Thursday, July 19, 2012, 11:54 am

H.R. 3012 Update: Sen. Grassley Removes Hold on H.R. 3012; Bill Continues in Senate

July 19th, 2012 | by D.M. | Category: Articles, Employers, H-1B, News, Policy

We have been monitoring developments around the H.R. 3012 legislation aimed at removing the per-country annual limits for the immigrant visa categories.    We have written extensively in the past and many of our clients and readers are very interested in any developments with H.R. 3012 because of its wide (and significant) impact on employment-based immigrant visa applicants.

Senator Grassley Removes Hold on H.R. 3012  – July 11, 2012

Many of our readers would remember that Senator Grassley placed a hold on H.R. 3012 because of his concerns with the H-1B program and possible abuses.   We wrote on June 28, 2012 of Senator Grassley’s proposal that in exchange of his lifting his hold on the bill, the bill would be amended to include significant H-1B audit and enforcement mechanisms.

Subsequently, Senators Grassley and Schummer have reached an agreement and on July 11, 2012, Senator Grassley removed his hold from H.R. 3012.   Here is his statement, as added into the Congressional Record on July 11th:

Mr. GRASSLEY. Mr. President, today I lift my hold on H.R. 3012, the Fairness for High-Skilled Immigrants Act. This bill would eliminate the per-country numerical limitations for employment based immigrants and change the per-country numerical limitations for family-based immigrants. When I placed a hold on the bill, I was concerned that the bill did nothing to better protect Americans at home who seek high-skilled jobs during this time of record unemployment. Today , I lift my hold because I have reached an agreement with the senior Senator from New York, the chairman of the Senate Judiciary Subcommittee on Immigration, Refugees and Border Security.

I have spent a lot of time and effort into rooting out fraud and abuse in our visa programs, specifically the H-1B visa program. I have always said this program can and should serve as a benefit to our country, our economy and our U.S. employers. However, it is clear that it is not working as intended, and the program is having a detrimental effect on American workers.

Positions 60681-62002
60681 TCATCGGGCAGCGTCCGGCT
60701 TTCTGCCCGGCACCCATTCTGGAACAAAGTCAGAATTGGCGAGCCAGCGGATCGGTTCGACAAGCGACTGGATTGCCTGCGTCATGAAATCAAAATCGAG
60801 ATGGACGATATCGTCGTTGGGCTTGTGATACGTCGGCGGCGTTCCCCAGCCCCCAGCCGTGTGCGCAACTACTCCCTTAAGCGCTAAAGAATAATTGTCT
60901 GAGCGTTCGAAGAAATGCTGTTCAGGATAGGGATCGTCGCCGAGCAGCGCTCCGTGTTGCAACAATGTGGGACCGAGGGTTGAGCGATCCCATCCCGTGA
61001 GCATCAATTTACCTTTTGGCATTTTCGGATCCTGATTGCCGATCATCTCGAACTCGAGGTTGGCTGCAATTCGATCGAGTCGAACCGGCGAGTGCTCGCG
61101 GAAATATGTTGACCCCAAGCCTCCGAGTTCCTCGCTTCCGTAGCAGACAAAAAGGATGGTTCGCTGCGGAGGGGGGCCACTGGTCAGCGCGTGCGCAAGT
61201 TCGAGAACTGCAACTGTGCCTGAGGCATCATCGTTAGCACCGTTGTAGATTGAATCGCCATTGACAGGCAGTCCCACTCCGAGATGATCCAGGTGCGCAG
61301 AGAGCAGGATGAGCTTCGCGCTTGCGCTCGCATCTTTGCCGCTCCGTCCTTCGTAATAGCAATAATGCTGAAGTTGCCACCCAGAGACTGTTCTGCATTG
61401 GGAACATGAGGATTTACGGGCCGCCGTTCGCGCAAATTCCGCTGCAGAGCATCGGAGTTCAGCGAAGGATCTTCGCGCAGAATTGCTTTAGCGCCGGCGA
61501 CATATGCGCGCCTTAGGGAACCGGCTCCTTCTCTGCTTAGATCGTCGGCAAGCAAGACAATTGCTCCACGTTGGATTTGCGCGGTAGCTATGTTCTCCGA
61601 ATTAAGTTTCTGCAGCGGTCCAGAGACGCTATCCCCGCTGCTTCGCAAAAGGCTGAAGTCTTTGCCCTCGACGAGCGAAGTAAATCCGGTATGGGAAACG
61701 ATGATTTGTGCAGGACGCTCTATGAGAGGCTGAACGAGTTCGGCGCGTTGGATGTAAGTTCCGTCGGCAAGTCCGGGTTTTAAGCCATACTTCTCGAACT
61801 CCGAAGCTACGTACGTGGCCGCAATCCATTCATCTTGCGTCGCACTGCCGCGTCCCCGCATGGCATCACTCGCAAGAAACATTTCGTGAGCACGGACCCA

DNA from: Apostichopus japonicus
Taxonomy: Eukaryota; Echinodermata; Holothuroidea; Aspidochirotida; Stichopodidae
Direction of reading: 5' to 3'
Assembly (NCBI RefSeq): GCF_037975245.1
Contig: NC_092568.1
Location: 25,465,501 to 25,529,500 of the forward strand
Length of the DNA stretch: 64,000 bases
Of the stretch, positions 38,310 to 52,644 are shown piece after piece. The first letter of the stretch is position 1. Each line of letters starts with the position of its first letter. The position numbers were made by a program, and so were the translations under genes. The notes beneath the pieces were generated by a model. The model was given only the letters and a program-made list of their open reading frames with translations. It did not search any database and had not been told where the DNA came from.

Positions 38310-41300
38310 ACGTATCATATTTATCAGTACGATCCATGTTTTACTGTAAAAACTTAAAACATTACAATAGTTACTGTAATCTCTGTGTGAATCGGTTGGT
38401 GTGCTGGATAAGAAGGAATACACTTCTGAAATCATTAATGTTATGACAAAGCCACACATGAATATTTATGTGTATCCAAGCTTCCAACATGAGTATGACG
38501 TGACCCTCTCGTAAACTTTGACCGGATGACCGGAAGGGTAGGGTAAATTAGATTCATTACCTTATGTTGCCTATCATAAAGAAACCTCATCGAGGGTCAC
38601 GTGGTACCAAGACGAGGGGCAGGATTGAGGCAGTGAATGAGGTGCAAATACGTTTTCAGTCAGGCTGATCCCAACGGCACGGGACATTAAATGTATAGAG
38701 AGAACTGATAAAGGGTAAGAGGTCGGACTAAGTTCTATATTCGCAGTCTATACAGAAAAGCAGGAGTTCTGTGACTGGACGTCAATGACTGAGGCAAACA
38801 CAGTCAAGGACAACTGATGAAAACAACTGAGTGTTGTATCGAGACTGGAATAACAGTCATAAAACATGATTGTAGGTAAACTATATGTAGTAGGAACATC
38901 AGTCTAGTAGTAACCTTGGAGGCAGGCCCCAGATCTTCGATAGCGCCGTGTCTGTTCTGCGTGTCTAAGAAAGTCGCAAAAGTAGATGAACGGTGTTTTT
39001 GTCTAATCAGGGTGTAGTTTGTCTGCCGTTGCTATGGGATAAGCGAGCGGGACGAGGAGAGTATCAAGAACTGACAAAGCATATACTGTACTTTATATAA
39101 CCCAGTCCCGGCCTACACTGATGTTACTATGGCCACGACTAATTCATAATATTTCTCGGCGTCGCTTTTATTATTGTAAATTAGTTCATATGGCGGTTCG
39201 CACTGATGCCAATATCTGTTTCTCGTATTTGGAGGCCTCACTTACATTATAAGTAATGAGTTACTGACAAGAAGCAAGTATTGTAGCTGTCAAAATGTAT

For many years, Senator Durbin and I have worked on legislation to close the loopholes in the H-1B visa program. Our legislation would ensure that American workers are afforded the first chance to obtain the available high paying and high skilled jobs in the United States. It would make sure visa holders know their rights. It would strengthen the wage requirements, ridding the incentives for companies to hire cheap, foreign labor.

While I could not get everything that was included in the Durbin-Grassley visa reform bill, there is agreement to include in H.R. 3012 provisions that give greater authority to program overseers to investigate visa fraud and abuse. Specifically, there will be language authorizing the Department of Labor to better review labor condition applications and investigate fraud and misrepresentation by employers. There is also agreement to include a provision allowing the Federal Government to do annual compliance audits of employers who bring in foreign workers through the H-1B visa program.

I appreciate the willingness of other members to work with me to include measures that will help us combat visa fraud, and ultimately protect more American workers. I look forward to working with others as H.R. 3012 progresses in the Senate.

See the PDF version provided by the Government Printing Office.

Plenty of Work Still Ahead for H.R. 3012

Sen. Grassley’s hold removal is a significant step towards H.R. 3012 becoming a law.   However, many steps (and time) remain before the bill would actually become a law.   First, the bill must continue to make its way through the U.S. Senate where it must pass.   Afterwards, the bill must be taken by the U.S. House of Representatives and must be reconciled with the version of H.R. 3012 which was earlier passed by the House in a different form.

A quick reminder on how Congress passes laws:  a bill must pass both the Senate and the House in identical form and must be then signed by the President to become a law.

Only after the House votes on the bill, in identical form to the text which was approved by the Senate, would then President Obama have a chance to sign it into law.

Conclusion

In an election year, as the politics heat up, we simply do not know what other roadblocks the bill may face in the Senate or later, after it gets to the House.    We will continue to monitor developments on this legislation and provide updates.    Please do not hesitate to contact us if we can be of any assistance or answer any questions.  We also invite you to subscribe to our free weekly immigration newsletter to receive timely updates on this and related topics.

Still have questions or would like to follow-up? Would you like to discuss how this article applies to your situation and facts? We are happy to conduct a free initial consultation. Please contact us via email or call our toll-free number at 888.USV.ISA1 (888.878.4721).

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